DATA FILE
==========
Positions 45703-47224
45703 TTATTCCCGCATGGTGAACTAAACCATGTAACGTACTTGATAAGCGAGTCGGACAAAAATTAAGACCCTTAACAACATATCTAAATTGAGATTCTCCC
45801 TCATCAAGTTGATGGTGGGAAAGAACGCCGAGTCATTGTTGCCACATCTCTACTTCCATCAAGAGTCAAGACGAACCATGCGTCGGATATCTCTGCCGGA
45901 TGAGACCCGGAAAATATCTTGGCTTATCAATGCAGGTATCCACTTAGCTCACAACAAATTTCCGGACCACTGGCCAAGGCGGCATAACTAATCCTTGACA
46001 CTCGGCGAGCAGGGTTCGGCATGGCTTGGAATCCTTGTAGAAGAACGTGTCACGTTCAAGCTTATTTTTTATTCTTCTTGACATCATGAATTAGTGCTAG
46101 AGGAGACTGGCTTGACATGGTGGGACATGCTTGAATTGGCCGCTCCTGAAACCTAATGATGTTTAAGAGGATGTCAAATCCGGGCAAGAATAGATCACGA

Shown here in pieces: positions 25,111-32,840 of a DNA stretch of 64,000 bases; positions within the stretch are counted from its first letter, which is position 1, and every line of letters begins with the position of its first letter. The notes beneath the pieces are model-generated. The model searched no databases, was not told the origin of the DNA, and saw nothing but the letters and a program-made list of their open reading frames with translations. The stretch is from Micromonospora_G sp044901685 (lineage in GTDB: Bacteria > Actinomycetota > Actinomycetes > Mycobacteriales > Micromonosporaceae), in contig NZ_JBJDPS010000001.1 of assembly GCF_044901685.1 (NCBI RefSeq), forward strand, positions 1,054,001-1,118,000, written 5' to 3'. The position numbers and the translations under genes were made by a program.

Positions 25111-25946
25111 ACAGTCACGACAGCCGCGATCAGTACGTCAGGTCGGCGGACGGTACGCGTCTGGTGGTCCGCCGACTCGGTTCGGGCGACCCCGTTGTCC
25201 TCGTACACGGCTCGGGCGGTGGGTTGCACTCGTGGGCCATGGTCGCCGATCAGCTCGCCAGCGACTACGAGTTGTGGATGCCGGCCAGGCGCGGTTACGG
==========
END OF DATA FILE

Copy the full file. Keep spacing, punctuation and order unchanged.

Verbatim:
Positions 45703-47224
45703 TTATTCCCGCATGGTGAACTAAACCATGTAACGTACTTGATAAGCGAGTCGGACAAAAATTAAGACCCTTAACAACATATCTAAATTGAGATTCTCCC
45801 TCATCAAGTTGATGGTGGGAAAGAACGCCGAGTCATTGTTGCCACATCTCTACTTCCATCAAGAGTCAAGACGAACCATGCGTCGGATATCTCTGCCGGA
45901 TGAGACCCGGAAAATATCTTGGCTTATCAATGCAGGTATCCACTTAGCTCACAACAAATTTCCGGACCACTGGCCAAGGCGGCATAACTAATCCTTGACA
46001 CTCGGCGAGCAGGGTTCGGCATGGCTTGGAATCCTTGTAGAAGAACGTGTCACGTTCAAGCTTATTTTTTATTCTTCTTGACATCATGAATTAGTGCTAG
46101 AGGAGACTGGCTTGACATGGTGGGACATGCTTGAATTGGCCGCTCCTGAAACCTAATGATGTTTAAGAGGATGTCAAATCCGGGCAAGAATAGATCACGA

Shown here in pieces: positions 25,111-32,840 of a DNA stretch of 64,000 bases; positions within the stretch are counted from its first letter, which is position 1, and every line of letters begins with the position of its first letter. The notes beneath the pieces are model-generated. The model searched no databases, was not told the origin of the DNA, and saw nothing but the letters and a program-made list of their open reading frames with translations. The stretch is from Micromonospora_G sp044901685 (lineage in GTDB: Bacteria > Actinomycetota > Actinomycetes > Mycobacteriales > Micromonosporaceae), in contig NZ_JBJDPS010000001.1 of assembly GCF_044901685.1 (NCBI RefSeq), forward strand, positions 1,054,001-1,118,000, written 5' to 3'. The position numbers and the translations under genes were made by a program.

Positions 25111-25946
25111 ACAGTCACGACAGCCGCGATCAGTACGTCAGGTCGGCGGACGGTACGCGTCTGGTGGTCCGCCGACTCGGTTCGGGCGACCCCGTTGTCC
25201 TCGTACACGGCTCGGGCGGTGGGTTGCACTCGTGGGCCATGGTCGCCGATCAGCTCGCCAGCGACTACGAGTTGTGGATGCCGGCCAGGCGCGGTTACGG